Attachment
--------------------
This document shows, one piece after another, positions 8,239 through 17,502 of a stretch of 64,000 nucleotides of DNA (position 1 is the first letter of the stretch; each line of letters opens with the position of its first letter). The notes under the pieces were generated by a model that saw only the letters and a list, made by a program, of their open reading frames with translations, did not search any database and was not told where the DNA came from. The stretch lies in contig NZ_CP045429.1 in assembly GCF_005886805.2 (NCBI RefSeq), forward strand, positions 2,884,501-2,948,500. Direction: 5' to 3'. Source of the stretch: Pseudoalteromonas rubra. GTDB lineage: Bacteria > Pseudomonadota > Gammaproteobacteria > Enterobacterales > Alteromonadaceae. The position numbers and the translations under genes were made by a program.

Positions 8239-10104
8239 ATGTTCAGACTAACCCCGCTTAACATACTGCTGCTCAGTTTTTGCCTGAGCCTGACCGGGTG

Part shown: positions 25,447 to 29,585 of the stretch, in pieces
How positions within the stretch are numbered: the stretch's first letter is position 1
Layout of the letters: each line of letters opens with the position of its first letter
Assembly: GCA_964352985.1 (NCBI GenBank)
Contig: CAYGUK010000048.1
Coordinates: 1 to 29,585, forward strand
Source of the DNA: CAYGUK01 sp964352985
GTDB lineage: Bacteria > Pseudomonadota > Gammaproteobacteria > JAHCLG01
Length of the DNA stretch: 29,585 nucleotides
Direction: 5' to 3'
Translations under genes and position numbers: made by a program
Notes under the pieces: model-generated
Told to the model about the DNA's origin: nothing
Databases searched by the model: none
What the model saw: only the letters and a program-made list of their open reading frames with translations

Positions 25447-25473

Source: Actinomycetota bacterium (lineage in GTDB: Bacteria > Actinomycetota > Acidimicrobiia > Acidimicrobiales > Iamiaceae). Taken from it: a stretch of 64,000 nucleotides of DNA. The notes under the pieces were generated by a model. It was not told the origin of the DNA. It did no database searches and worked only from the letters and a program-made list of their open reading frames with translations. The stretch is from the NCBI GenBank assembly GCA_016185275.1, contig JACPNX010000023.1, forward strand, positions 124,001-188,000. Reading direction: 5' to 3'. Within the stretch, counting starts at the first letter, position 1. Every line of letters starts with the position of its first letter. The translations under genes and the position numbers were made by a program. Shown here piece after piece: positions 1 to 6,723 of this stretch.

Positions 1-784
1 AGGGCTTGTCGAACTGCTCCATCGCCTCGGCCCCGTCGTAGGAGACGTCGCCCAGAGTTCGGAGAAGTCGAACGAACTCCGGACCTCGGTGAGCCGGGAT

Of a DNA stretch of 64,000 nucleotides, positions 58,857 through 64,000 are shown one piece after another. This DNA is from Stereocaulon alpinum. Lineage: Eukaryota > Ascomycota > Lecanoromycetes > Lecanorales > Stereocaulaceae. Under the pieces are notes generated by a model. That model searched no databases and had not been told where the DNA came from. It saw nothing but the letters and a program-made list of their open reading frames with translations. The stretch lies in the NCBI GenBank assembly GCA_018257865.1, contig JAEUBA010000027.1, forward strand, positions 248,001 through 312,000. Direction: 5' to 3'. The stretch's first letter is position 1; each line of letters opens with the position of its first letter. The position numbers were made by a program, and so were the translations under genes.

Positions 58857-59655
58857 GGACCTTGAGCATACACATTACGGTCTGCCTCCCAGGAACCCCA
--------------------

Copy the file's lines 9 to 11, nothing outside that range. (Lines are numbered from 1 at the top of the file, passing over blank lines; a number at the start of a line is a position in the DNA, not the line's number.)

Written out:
Coordinates: 1 to 29,585, forward strand
Source of the DNA: CAYGUK01 sp964352985
GTDB lineage: Bacteria > Pseudomonadota > Gammaproteobacteria > JAHCLG01